I could have dismissed this application offhand,as it is not made by petition supported by affidavit, but I have concluded to treat it as being regular in form so far as the offer is substantive. I will go further, and assume that the physician now offered to be produced will not only "testify to the condition of Kirschbaum at the time of the marriage," but that he would testify that he was in fact impotent at that time. Of course I can conclude nothing as to a "few more points," which not only the physician, but the petitioner, "will be able to clear up," as there is here no disclosure of any pertinent testimony, after-discovered or otherwise. However, such testimony as it offered to be produced, while not cumulative, is not after-discovered within the meaning of the law.
Now, it is distinctly alleged in the petition in this case that at the time of the marriage ceremony the defendant was physically and incurably impotent. The petitioner therefore knew from first to last that that allegation would have to be proved. She offered testimony falling short of proving that fact, and, now that she is defeated in her application, requests the court to open the case and permit the offer of testimony which in the nature of things must have been as available to her by the exercise of due diligence at and before the time of the hearing as it is now, after an adverse report.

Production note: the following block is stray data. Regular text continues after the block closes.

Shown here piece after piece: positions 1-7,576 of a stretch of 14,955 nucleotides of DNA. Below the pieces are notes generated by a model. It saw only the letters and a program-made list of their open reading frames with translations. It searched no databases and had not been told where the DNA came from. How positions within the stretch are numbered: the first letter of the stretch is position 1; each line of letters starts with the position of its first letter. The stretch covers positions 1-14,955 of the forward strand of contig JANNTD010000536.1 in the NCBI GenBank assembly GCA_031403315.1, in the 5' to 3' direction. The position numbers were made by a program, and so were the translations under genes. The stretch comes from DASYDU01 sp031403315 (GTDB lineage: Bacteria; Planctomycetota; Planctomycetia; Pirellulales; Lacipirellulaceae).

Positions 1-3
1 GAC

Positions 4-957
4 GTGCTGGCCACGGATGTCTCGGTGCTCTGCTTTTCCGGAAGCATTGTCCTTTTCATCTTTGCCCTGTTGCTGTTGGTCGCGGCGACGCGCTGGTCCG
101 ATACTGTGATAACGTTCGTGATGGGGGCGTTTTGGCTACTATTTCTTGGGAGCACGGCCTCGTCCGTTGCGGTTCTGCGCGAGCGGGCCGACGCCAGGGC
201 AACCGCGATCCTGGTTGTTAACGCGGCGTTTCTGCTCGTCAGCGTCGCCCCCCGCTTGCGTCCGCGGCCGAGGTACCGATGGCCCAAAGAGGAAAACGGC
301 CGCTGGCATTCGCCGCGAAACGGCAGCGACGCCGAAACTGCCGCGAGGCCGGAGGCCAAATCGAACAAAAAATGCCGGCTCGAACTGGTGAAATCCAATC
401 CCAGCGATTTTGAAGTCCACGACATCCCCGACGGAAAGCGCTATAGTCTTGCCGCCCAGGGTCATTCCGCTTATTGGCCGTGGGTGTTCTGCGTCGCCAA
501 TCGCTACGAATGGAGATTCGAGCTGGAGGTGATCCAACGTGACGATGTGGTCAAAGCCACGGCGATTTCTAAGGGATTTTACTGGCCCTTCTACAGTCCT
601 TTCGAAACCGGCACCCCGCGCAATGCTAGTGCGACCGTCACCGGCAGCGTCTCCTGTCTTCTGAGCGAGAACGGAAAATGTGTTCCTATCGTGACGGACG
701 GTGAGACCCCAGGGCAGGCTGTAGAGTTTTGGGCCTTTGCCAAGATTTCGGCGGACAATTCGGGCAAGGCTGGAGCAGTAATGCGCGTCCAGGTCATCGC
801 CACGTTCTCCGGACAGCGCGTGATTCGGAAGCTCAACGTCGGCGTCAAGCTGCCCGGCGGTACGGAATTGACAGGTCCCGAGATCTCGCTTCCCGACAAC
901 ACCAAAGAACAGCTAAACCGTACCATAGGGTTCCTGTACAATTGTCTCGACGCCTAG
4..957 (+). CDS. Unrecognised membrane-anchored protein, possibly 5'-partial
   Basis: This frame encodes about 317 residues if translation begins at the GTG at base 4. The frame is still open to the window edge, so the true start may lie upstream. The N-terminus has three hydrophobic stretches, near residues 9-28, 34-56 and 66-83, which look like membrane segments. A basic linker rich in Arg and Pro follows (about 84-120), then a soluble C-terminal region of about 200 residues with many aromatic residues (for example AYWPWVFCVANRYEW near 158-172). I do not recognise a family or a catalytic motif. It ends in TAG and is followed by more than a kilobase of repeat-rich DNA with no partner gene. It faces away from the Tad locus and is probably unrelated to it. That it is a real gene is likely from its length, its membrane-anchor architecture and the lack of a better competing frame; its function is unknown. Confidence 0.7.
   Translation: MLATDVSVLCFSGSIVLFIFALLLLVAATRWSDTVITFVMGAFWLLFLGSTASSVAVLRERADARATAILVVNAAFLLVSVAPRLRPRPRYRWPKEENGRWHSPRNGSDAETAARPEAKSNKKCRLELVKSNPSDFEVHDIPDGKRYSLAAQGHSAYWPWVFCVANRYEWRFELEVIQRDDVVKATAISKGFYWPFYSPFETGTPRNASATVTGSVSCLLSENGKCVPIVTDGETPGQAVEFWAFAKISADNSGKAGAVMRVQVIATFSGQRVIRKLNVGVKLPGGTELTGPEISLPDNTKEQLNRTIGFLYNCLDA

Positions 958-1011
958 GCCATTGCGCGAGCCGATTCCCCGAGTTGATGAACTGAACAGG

The court often, of its own motion, gives leave to parties to take further testimony to satisfy the ends of justice. Holcombe v. Trenton White City Co., 80 N. J. Eq. 122, at page 162, 82 Atl. 618; Whitehead v. Hamilton Rubber Co., 53 N. J. Eq. 454, 32 Atl. 377. Obviously it is one thing for the court of its own motion, and in the interest of justice, to permit the taking of further testimony to legally establish what has already been but insufficiently proved, and quite another thing to grant the request of a defeated party for leave to take further testimony in order to make a case, where the proofs submitted on final hearing have not established the issue tendered by the party. As I said in Rinehart v. Rinehart, 110 Atl. 29, as the law favors marriage and disfavors divorce, the court will do nothing to facilitate the latter, but will only dissolve the marriage relation where the complaining party is strictly entitled to a decree. And this, of course, applies to nullity suits. Surely suitors should not be permitted in this class of cases to experiment with the court; that is, to submit as meager proofs as they think will establish their cases under the law, and, failing, be permitted, as matter' of grace, to try their cases over again. As was said by Vice Chancellor Grey in Richardson v. Hatch, supra (68 N. J. Eq. at page 790, 60 Atl. 52; 64 Atl. 1134), the cause cannot be tried over again because the defeated party would like to have another chance.